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Setback in US budget talks sends stocks lower amid fears economy will fall over 'fiscal cliff'

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PARIS - Another failed attempt find a compromise in U.S. budget negotiations sent world stock markets plummeting Friday, as investors feared the world's largest economy could teeter into recession if no deal is found.

Without an agreement, the U.S. economy will fall off the so-called "fiscal cliff" on Jan. 1 when Bush-era tax cuts expire and spending cuts kick in automatically. The measures were designed to have a negative effect on the U.S. economy, in the hopes that feared outcome would push lawmakers and President Barack Obama to find a deal.

"We've seen Europe's politicians repeatedly flirt lemming-like with cliff-diving in 2012, and now it's the turn of U.S. 'leaders,'" said Kit Juckes, an analyst with Societe Generale. "The nagging fear is always there, that someone, on one side of the Atlantic or the other, will forget to let rational thought take over at the last second."

Amid the uncertainty, European shares fell. France's CAC dropped 0.7 per cent to 3,642, while the DAX in Germany dropped 0.9 per cent at 7,605. The FTSE index of leading British shares retreated 0.9 per cent to 5,908.

The euro also fell sharply, dropping 0.1 per cent to $1.3220.

In Asia, Japan's Nikkei 225 index closed 1 per cent lower at 9,940.06. Hong Kong's Hang Seng lost 0.7 per cent to 22,506.29. South Korea's Kospi shed 1 per cent at 1,980.42. Australia's S&P/ASX 200 fell 0.2 per cent to 4,623.60. Mainland Chinese stocks were mixed.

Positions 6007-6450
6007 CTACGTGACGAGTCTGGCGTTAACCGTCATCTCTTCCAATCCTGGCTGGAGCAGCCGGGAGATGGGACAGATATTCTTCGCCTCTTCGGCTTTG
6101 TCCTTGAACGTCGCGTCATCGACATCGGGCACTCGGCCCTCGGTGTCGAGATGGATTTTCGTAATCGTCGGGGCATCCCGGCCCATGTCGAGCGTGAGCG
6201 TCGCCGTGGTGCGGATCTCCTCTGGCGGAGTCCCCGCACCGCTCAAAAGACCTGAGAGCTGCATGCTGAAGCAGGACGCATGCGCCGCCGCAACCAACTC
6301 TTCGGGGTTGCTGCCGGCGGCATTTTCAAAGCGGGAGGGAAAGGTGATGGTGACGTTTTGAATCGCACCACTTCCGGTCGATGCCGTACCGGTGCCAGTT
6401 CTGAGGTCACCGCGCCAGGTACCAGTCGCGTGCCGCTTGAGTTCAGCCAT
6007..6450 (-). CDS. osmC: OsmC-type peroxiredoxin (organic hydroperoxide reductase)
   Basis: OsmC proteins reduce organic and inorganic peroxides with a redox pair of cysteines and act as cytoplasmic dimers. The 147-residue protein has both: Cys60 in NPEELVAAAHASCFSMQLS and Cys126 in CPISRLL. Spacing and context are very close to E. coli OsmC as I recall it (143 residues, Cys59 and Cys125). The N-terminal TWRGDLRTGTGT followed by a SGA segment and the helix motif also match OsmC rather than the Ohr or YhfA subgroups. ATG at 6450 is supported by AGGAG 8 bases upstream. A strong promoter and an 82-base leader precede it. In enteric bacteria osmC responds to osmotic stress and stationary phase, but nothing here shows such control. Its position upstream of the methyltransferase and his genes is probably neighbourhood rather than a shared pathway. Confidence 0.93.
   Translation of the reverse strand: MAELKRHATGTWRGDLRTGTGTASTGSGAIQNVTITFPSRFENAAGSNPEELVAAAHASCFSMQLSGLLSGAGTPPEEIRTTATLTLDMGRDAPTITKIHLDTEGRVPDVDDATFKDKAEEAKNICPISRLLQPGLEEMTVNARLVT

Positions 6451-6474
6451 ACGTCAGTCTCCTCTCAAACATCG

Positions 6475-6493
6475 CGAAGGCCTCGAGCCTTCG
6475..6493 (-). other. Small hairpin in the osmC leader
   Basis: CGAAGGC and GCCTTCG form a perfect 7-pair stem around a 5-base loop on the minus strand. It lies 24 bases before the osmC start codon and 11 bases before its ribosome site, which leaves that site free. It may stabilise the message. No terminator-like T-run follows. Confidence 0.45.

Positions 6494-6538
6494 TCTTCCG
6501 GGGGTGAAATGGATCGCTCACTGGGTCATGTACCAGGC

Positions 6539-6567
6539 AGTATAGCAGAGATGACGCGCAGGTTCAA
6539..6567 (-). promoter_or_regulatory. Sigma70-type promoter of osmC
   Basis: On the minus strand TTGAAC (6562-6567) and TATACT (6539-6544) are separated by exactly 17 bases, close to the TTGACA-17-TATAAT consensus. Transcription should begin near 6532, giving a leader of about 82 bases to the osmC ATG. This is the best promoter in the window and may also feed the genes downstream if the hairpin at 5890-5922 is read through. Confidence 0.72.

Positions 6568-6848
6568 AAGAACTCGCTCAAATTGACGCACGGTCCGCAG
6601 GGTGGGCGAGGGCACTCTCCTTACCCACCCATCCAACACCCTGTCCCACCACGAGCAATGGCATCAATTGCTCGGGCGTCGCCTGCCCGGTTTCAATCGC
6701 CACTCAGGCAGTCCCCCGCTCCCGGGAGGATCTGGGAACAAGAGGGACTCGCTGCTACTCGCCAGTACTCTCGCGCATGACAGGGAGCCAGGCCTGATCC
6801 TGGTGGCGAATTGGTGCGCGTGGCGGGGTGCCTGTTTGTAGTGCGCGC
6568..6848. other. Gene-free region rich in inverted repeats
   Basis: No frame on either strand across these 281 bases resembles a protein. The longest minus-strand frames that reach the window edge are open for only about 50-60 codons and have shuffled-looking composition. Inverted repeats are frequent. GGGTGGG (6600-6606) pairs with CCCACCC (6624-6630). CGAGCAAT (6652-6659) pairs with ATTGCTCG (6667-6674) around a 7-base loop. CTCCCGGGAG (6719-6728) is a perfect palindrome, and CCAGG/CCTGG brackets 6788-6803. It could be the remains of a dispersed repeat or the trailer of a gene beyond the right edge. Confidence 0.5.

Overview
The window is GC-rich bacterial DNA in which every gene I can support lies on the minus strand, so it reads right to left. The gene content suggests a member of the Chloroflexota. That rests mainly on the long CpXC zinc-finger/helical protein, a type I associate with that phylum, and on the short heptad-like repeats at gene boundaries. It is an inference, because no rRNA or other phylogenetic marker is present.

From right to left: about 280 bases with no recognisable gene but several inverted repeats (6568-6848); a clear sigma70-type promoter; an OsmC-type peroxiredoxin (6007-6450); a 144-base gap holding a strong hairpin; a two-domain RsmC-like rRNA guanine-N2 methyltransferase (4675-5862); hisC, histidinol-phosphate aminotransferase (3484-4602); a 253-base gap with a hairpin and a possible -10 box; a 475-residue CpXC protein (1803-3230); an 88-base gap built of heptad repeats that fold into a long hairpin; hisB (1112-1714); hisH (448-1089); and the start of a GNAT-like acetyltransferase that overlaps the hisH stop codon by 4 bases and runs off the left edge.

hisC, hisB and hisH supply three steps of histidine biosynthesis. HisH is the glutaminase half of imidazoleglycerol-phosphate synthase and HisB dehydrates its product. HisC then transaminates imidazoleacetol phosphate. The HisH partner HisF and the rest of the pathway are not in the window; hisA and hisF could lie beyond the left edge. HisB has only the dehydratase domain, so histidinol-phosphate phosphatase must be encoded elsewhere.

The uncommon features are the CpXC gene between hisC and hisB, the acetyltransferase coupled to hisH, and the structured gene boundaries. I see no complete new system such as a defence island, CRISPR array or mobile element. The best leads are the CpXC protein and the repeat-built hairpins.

U.S. stock futures tumbled after rank-and-file Republican lawmakers failed to support an alternative tax plan by House Speaker John Boehner late Thursday in Washington. That plan would have allowed tax rates to rise on households earning $1 million and up. Obama wants the level to be $400,000.

Dow Jones futures dropped 1.5 per cent to 13,072, while Standard & Poor's futures fell 1.6 per cent at 1,418.

The two leaders have significantly narrowed their differences toward a compromise, but the latest setback leaves little left to find a deal.

"The fiscal cliff is a real threat not just for U.S. growth next year but for the outlook for global growth," said Jane Foley, currency analyst with Rabobank.

When growth slows, energy demand does, too, and oil prices fell in anticipation.

Benchmark crude for February delivery fell $1.29 cents to $88.84 per barrel in electronic trading on the New York Mercantile Exchange.

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Pamela Sampson in Bangkok and Fu Ting in Shanghai contributed to this report.

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